Detention Without Data: Public Tracking of Civil Commitment

“Civil commitment ranks among the most contentious and coercive elements of mental health care. Although civil commitment is practiced across the United States, basic statistics about these policies, such as the numbers of involuntary psychiatric hospitalizations each year, remain unknown or inaccessible to much of the public. Public tracking of civil commitment is complicated by numerous factors, including patient privacy concerns, decentralized systems of mental health care, and variable commitment criteria across jurisdictions. This column explores reasons to improve
public tracking of civil commitment and offers recommendations for U.S. states to achieve this aim.” -Psychiatric Services 2020; 71:741–744; doi: 10.1176/appi.ps.202000212

“HIGHLIGHTS
• Civil commitment is practiced across the United States, but basic statistics about these policies, such as the number of involuntary psychiatric hospitalizations each
year, remain unknown to much of the public.
• Multiple factors, such as patient privacy concerns, decentralized systems of mental health care, and variable commitment criteria, complicate public tracking of civil
commitment.
• Public tracking of civil commitment is necessary to monitor and to optimize use of these policies.”

“After decades of debate over these laws, a striking amount of basic information about civil commitment, including annual numbers of involuntary psychiatric hospitalizations, remains unknown to the U.S. public. In recent years, some
states have begun publishing annual statistical reports on civil commitment proceedings; however, this information remains unavailable or difficult to access in much of the country. Better public tracking of civil commitment is needed to enhance public understanding of these laws, to help individuals navigate these proceedings, and to facilitate oversight and reform of these interventions. States should establish systems for public tracking and reporting of civil commitment in their jurisdictions while protecting the privacy of patients.”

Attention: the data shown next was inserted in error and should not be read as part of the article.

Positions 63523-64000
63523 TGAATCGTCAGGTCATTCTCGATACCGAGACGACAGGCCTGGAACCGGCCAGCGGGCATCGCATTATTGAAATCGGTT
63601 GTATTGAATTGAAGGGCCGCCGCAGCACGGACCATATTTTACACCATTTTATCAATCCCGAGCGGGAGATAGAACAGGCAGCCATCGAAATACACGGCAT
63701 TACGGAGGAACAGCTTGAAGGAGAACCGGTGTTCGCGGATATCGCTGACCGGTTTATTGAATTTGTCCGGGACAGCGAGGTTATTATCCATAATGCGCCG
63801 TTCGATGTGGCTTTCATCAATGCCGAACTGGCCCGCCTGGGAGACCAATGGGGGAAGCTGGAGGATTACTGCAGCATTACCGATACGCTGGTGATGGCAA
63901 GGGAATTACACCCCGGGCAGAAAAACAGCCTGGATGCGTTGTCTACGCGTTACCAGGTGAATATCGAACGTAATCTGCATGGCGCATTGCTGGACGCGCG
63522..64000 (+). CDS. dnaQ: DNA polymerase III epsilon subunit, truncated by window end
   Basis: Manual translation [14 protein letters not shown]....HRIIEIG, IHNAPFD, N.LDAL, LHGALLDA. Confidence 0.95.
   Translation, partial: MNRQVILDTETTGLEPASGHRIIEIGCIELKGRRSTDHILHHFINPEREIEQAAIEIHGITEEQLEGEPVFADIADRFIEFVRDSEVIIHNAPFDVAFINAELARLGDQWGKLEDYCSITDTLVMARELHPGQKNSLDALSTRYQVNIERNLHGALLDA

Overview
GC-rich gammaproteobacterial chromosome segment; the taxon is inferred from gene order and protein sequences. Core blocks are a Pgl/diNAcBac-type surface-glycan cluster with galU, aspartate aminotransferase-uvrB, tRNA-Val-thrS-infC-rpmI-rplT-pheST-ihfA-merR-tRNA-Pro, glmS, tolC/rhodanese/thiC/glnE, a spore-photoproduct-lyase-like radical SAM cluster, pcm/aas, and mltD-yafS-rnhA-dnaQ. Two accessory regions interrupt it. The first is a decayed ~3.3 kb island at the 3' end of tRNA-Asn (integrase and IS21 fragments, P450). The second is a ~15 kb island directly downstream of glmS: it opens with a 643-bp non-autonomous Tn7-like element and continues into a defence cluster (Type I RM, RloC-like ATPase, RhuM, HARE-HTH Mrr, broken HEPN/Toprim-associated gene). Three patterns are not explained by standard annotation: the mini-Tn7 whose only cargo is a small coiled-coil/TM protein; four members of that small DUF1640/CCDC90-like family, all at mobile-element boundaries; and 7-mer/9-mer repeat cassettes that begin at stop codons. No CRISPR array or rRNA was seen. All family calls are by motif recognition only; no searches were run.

Read the entire article by clicking the link below.

SOURCE: https://ps.psychiatryonline.org/doi/pdf/10.1176/appi.ps.202000212

One thought on “Detention Without Data: Public Tracking of Civil Commitment

Leave a Reply

Fill in your details below or click an icon to log in:

WordPress.com Logo

You are commenting using your WordPress.com account. Log Out /  Change )

Google photo

You are commenting using your Google account. Log Out /  Change )

Twitter picture

You are commenting using your Twitter account. Log Out /  Change )

Facebook photo

You are commenting using your Facebook account. Log Out /  Change )

Connecting to %s

%d bloggers like this: